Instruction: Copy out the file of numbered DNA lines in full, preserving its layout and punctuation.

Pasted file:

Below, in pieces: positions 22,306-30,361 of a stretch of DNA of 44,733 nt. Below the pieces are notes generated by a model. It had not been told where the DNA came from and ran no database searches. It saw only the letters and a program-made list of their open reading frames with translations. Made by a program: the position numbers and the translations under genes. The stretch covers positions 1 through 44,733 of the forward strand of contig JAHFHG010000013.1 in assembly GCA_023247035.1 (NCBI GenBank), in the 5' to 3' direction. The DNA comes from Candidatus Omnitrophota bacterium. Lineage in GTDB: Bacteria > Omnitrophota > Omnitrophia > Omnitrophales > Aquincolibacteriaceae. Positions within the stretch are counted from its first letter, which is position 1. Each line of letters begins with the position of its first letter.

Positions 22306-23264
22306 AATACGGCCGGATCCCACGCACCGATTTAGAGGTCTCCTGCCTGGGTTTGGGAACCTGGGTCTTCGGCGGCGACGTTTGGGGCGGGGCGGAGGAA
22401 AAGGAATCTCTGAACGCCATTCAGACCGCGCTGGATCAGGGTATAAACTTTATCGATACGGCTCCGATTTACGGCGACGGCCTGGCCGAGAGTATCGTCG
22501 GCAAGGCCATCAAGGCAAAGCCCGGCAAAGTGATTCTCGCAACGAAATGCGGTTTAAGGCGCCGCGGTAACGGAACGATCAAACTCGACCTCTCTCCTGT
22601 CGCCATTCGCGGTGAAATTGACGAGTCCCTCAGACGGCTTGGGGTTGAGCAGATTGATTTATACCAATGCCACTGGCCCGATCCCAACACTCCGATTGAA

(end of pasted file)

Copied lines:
Below, in pieces: positions 22,306-30,361 of a stretch of DNA of 44,733 nt. Below the pieces are notes generated by a model. It had not been told where the DNA came from and ran no database searches. It saw only the letters and a program-made list of their open reading frames with translations. Made by a program: the position numbers and the translations under genes. The stretch covers positions 1 through 44,733 of the forward strand of contig JAHFHG010000013.1 in assembly GCA_023247035.1 (NCBI GenBank), in the 5' to 3' direction. The DNA comes from Candidatus Omnitrophota bacterium. Lineage in GTDB: Bacteria > Omnitrophota > Omnitrophia > Omnitrophales > Aquincolibacteriaceae. Positions within the stretch are counted from its first letter, which is position 1. Each line of letters begins with the position of its first letter.

Positions 22306-23264
22306 AATACGGCCGGATCCCACGCACCGATTTAGAGGTCTCCTGCCTGGGTTTGGGAACCTGGGTCTTCGGCGGCGACGTTTGGGGCGGGGCGGAGGAA
22401 AAGGAATCTCTGAACGCCATTCAGACCGCGCTGGATCAGGGTATAAACTTTATCGATACGGCTCCGATTTACGGCGACGGCCTGGCCGAGAGTATCGTCG
22501 GCAAGGCCATCAAGGCAAAGCCCGGCAAAGTGATTCTCGCAACGAAATGCGGTTTAAGGCGCCGCGGTAACGGAACGATCAAACTCGACCTCTCTCCTGT
22601 CGCCATTCGCGGTGAAATTGACGAGTCCCTCAGACGGCTTGGGGTTGAGCAGATTGATTTATACCAATGCCACTGGCCCGATCCCAACACTCCGATTGAA